7. During the 4th round of the Tripartite Peace Talks in Phuket on 2 – 3 October 1989, the following was minuted:-

Para 8.2.1 The restoration of Citizenship Status for those who are Malaysian citizens does not arise because the Government had not revoked their citizenship in the first instance; and

Para 8.3.1 The Government has not taken action to revoke the citizenship of CPM members except for the category of persons who had left the country to avoid national service. Therefore, the restoration of citizenship is not an issue …

8. At the 5th round held on 2 – 4 November 1989, the closing speech by Malaysia Head of the Negotiating team, Datuk Rahim Noor is particularly instructive:-

Para 28 There would be terms written in black and white and those which could not be written. Combined together, the Parties could carry out the Agreement in its true spirit.

9. These eager pledges of honour and mutual respect sprang from the atmosphere of trust which led to the successful signing of the historic Peace Accord. Throughout the negotiations, the term which kept repeating itself was “spirit of the agreement” whereby it could be safely concluded, or assumed by all concerned, that pledges made would be kept and honoured.

10. Therefore, regardless of whether Chin Peng is or is not in possession of a birth certificate, the Accord allows him to visit Malaysia.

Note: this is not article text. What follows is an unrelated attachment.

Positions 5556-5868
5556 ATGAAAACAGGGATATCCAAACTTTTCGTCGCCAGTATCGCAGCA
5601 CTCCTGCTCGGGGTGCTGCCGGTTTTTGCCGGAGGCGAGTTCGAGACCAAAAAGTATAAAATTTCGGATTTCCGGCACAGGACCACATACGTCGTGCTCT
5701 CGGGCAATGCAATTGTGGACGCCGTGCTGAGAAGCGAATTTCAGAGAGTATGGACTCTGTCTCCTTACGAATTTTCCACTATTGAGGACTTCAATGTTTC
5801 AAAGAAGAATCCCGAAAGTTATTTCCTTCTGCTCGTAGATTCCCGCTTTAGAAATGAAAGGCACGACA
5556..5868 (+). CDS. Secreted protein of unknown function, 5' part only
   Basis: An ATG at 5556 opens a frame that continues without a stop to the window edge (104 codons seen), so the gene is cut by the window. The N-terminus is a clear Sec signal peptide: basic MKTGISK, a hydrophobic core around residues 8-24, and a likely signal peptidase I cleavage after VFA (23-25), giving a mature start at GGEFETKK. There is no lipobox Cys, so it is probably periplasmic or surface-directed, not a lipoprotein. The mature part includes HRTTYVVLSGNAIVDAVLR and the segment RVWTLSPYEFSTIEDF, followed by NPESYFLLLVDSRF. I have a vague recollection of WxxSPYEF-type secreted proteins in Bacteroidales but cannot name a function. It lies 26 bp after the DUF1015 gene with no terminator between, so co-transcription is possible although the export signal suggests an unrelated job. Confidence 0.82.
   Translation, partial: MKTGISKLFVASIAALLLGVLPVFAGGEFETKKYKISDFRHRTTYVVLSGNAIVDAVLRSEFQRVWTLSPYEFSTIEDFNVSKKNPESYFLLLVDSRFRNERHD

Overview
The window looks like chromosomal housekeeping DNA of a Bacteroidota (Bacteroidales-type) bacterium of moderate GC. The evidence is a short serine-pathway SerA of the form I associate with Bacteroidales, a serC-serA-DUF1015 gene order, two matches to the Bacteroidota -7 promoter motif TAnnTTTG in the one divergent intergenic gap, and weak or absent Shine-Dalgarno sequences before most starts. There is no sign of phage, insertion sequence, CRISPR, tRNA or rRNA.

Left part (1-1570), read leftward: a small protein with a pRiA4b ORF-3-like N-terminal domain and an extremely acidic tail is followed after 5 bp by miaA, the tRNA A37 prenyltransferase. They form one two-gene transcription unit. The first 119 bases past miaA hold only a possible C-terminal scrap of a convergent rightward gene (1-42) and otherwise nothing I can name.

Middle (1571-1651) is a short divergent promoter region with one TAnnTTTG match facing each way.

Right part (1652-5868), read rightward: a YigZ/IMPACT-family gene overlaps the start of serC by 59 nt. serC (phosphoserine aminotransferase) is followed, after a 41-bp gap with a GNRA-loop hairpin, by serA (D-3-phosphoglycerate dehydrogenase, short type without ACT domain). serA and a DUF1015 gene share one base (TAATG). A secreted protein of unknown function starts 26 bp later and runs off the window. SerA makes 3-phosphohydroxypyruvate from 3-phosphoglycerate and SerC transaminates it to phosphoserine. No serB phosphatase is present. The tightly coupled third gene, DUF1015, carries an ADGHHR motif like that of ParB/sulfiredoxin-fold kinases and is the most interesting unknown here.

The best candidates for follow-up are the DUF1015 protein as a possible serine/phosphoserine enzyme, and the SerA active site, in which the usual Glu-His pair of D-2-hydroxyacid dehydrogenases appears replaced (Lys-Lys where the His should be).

11. The Home Ministry now says that Chin Peng is not allowed to return home to reside permanently because he did not make an application to do so or that he did not attend the interview when requested.

12. The issue is not permanent residence alone. Because Chin Peng has also requested to return to visit his parents’ grave and the answer was a firm NO in the government’s letter dated 25.10.2004.

13. Nevertheless, in so far as there is any suggestion that Chin Peng failed to make the application, the NST of 9.9.1991 is on record that Chin Peng’s application was being processed.

14. Coming now to the court proceedings filed by Chin Peng. The long and short of it is that Chin Peng never had his day in court. It was struck off because he failed to produce his birth certificate. By a procedural side-wind, the terms of the Peace Accord were therefore not construed or interpreted by the court.

15. The fact therefore remains that the terms of the Peace Accord have been breached by the Malaysian Government. To date, no convincing reason has been given as to why Chin Peng cannot visit Malaysia as per Article 3 and Item 4.2 of the Agreement.

16. The decision delivered by Balia J. rejecting Chin Peng’s suit to restrain the Government of Malaysia “verbally abusing” the CPM after the Peace Accord is similarly disturbing in view of the clear language used. Item 1.2 states that all statements by either party henceforth should not contain slanderous remarks such as “capitulation” or “mass surrender”. In other words, hostile language should be avoided.

17. In plain English, “such as” means for example. Any ordinary English speaking person would understand that it means that. Everyone understands, except…?